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Shackling Water, Kiss, Tommy Lee, Talking Heads, The Smiths, Biography of Kurt Cobain


"Shackling Water" has some problems that could be chalked up to this being Mansbach's first novel: Dreams explain Latif's feelings in tidy allegories, a handy coincidence ties Latif's former teacher to Van Horn, and time occasionally lapses inelegantly. That being said, though, strong, energetic writing and characters keep this book on mark. Scenes spill forth like solos, rangy with improvisational brilliance and slinky hipster-speak, and Mansbach actually gets away with soaring descriptions of jazz performances. But the writing would only be window dressing without Mansbach's strong characters who deal honestly with important inner conflicts about art, love and race. The result is a novel that uses the coming-of-age genre as a jazz musician might use an old standard, as a platform from which to launch magnificent solos. — Mathias Svalina

Behind the Music

"Kiss and Make Up" by Gene Simmons ($25.95 from Crown Publishers, December 2001; 288 pages)

Who better to write a book of the arena rock band of the '70s than the guy with the giant tongue? Gene Simmons pens this memoir of his life with the band Kiss.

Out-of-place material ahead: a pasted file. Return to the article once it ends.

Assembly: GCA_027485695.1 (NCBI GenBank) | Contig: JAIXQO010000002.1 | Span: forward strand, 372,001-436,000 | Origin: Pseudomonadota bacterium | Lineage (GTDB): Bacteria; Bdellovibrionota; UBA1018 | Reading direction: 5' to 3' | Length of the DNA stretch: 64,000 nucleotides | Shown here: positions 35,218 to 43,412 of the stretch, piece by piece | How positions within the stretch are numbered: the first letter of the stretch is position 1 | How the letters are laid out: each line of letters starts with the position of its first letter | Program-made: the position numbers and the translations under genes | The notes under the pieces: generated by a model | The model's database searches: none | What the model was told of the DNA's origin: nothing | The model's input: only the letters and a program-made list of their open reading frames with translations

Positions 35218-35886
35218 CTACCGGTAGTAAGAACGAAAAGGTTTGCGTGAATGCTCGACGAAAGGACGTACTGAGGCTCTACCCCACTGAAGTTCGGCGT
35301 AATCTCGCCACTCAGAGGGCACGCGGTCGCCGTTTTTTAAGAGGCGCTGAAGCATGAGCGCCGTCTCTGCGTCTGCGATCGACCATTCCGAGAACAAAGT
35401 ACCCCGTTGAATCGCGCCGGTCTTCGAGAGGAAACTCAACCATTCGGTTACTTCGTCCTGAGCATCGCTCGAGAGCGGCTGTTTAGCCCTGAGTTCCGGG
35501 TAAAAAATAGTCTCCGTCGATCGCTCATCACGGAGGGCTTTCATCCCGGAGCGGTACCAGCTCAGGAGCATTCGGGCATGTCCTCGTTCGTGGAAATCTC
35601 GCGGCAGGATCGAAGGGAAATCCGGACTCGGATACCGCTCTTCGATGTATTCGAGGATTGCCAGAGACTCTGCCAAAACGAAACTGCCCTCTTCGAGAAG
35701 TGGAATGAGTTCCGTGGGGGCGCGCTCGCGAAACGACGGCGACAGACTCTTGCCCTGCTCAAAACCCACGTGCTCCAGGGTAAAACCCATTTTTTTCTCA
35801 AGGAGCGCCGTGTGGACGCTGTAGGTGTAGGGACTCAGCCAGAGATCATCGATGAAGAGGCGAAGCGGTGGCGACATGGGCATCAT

"The Dirt: Confessions of the World's Most Notorious Rock Band" by Tommy Lee et al. ($27.95 from Regan Books, May 2001, 448 pages)

Most notorious? According to them. What's different about this tell-all book is that everyone in the band speaks up, and they promise some of the dirtiest secrets of the '80s glam-rock hair-spray scene.

"This Must Be the Place: Adventures with the Talking Heads" by David Bowman ($25 from Harper Entertainment, April 2001, 352 pages)

Widely influential, these art-rockers are considered by many to be the hippest band of the last century. From the Heads' days opening for the Ramones at the CGBG to their breakup in 1991, this book explores the band that was once called "completely of its time and totally outside of it."

"The Smiths and Beyond: Iconic Images of the Seminal Pop Miserablists" by Kevin Cummings ($18.95 from Vision, April 2002, 96 pages)

The Smiths were a launching pad for nearly every morose young man and woman who grew up during the '80s. This book, which is mostly just band photos, shows that unhappiness and narcissism continue to go hand-in-hand.

"Heavier Than Heaven: A Biography of Kurt Cobain" by Charles R. Cross. ($24.95 from Hyperion, August 2001, 400 pages)

Kurt Cobain's suicide left his fans with many unanswered questions. This biography — like the three that came before it — promises definitive answers, but will we ever really know?

— Compiled by Francis W. Decker

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